E. Hedley Fitton (British: 1857 – 1929): John Knox’s House, 1909; etching with roulette at lower margin; 15-7/8 x 11-11/16″ platemark; not editioned; pencil signed, lower right; signed in plate, lower left; signed in plate in reverse, lower right. The famous house, incorrectly rumored to be the residence of the Protestant reformer, remains the focal point as it glows through the shadows of a foggy Scottish afternoon.
Kevin Fletcher (American: born 1956): Halifax Reconsidered, 2007; monotype; 12 x 13-5/8″ platemark; unique; signed in pencil, lower right. A good example of the haunting beauty found in dilapidation and disrepair, this richly hued print deftly renders of the shadowed interior of a crumbling warehouse.
Nicolai Hammer (Danish: 1887 – 1970): Rosenborg Castle, circa 1920; color aquatint with etching; 16-1/4 x 14-1/2″ platemark; edition not stated’ signed in pencil, lower center. Muted colors against a snowy landscape lend a softness to Hammer’s rendering of the famous Dutch-Renaissance landmark.
Stanley William Hayter (British: 1901 – 1998) Boulevard Pasteur (a.k.a., Coin de Boulevard Pasteur), 1927; drypoint; 10 x 8-1/16″ platemark; 5/20; pencil signed, lower right. Hayter’s early architectural print, a depiction of a French street, embraces the beginnings of Modernism and Hayter’s own bent toward automatic line.
Charles B. Keeler (American: 1880 – 1964): In the Street of Life and Death, Segovia, about 1927; aquatint; 9-7/16 x 12″ platemark; “No. 43” from an unstated edition; pencil signed, lower right. Like its title, this image is a balance of delicately wrought contrasts.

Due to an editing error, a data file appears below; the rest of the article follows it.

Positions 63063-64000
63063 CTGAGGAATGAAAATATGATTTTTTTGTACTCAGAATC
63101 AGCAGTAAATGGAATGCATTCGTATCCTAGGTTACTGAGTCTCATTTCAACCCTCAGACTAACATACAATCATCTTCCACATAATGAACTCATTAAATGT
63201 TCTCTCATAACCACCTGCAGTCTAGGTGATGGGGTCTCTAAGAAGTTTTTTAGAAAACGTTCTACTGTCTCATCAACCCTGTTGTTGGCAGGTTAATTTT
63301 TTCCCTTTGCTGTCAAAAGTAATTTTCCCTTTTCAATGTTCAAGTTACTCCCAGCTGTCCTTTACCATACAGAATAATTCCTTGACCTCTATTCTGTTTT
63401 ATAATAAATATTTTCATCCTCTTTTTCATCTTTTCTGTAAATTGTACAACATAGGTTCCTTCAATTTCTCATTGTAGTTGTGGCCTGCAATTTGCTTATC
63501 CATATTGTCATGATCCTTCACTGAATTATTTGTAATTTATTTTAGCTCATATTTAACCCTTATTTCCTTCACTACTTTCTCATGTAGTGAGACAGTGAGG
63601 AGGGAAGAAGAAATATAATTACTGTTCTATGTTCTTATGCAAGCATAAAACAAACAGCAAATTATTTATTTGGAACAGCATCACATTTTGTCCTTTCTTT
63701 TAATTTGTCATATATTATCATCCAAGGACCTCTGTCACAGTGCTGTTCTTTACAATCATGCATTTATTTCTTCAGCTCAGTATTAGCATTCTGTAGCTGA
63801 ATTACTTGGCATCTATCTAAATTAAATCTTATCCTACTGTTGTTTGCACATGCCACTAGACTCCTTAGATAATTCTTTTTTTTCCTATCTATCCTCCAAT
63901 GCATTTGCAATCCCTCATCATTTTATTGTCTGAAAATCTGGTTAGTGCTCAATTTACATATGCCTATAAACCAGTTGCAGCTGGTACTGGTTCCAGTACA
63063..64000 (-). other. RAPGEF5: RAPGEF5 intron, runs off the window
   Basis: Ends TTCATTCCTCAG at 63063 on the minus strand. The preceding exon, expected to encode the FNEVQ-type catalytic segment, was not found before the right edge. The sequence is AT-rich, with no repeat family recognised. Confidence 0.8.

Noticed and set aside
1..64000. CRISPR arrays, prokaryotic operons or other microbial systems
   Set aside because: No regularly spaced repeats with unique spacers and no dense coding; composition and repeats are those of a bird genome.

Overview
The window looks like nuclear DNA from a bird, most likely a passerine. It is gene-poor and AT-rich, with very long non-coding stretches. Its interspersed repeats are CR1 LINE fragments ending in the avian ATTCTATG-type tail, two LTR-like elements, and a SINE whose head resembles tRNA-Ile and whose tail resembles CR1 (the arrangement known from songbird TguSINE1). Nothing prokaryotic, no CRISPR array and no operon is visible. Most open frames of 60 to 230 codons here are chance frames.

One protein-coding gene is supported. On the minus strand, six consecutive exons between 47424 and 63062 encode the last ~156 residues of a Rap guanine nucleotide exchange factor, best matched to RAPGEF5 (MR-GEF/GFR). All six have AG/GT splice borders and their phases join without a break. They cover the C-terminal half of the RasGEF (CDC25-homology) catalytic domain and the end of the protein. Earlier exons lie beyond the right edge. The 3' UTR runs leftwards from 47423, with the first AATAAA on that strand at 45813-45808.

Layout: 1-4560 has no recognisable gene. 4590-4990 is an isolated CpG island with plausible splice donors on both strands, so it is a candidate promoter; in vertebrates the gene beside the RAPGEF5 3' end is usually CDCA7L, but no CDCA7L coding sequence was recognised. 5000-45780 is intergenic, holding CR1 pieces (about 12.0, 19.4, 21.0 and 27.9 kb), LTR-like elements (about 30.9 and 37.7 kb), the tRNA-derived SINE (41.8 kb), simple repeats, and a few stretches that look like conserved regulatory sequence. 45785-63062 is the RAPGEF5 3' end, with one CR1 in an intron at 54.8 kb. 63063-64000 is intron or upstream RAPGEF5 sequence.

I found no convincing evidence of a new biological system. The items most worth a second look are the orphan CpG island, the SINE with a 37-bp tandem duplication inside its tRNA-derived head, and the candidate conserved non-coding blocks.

George Mathis (American: 1909 – 1977): Monterey Custom House, circa 1940; lithograph; 11 x 14-1/8″ image; edition not stated, presumed small; pencil signed, lower right. This structure is the oldest Californian historical landmark, built by the Mexican government before the state was a part of the United States.
James A. Merigot (British: 1760 – 1824): Temple of Minerva Medica (from: A Select Collection of Views and Ruins in Rome and Its Vicinity), 1793, published in 1798; aquatint with hand coloring; 10-7/8 x 8-1/8″ platemark; 8-9/16 x 6-1/16″ image size; edition size not stated; publication line beneath title. This nymphaeum is presumed to have been a part of the Horti Liciniani gardens of ancient Rome. Merigot’s romantic depiction greatly contrasts with the dome’s current position alongside the via Labicana.
Henri Meunier (French: 1873 – 1922): Cathedrale de Chartres, circa 1910; color aquatint; 7 x 5-1/2″ platemark; editioned “No 2” (of 35) in pencil; pencil signed, lower right. Meunier deftly translates his admiration of the Japanese woodcut style into color aquatint. In this image, a warm sienna sunset illuminates the cathedral’s spires.
William E.C. Morgan (British: 1903 – 1979) Italian Hill Farm, 1928; drypoint; 6-3/8 x 8-7/16″ platemark; 71/78; pencil signed, lower right. Morgan’s stunning chiaroscuro approach enriches the many textures on the dilapidated stone farmhouse’s facade.
Giovanni Battista Piranesi (Italian: 1720 – 1778): Veduta di Campo Vaccino (Plate 82 of “Views of Rome”), 1772; etching; 18-11/16 x 27-3/4″ platemark; edition size not stated; name engraved in text below image. Piranesi’s dramatic, precise etchings of Rome eclipsed those of his predecessors’, including printmaker Giuseppe Vasi, who introduced him to the etching medium.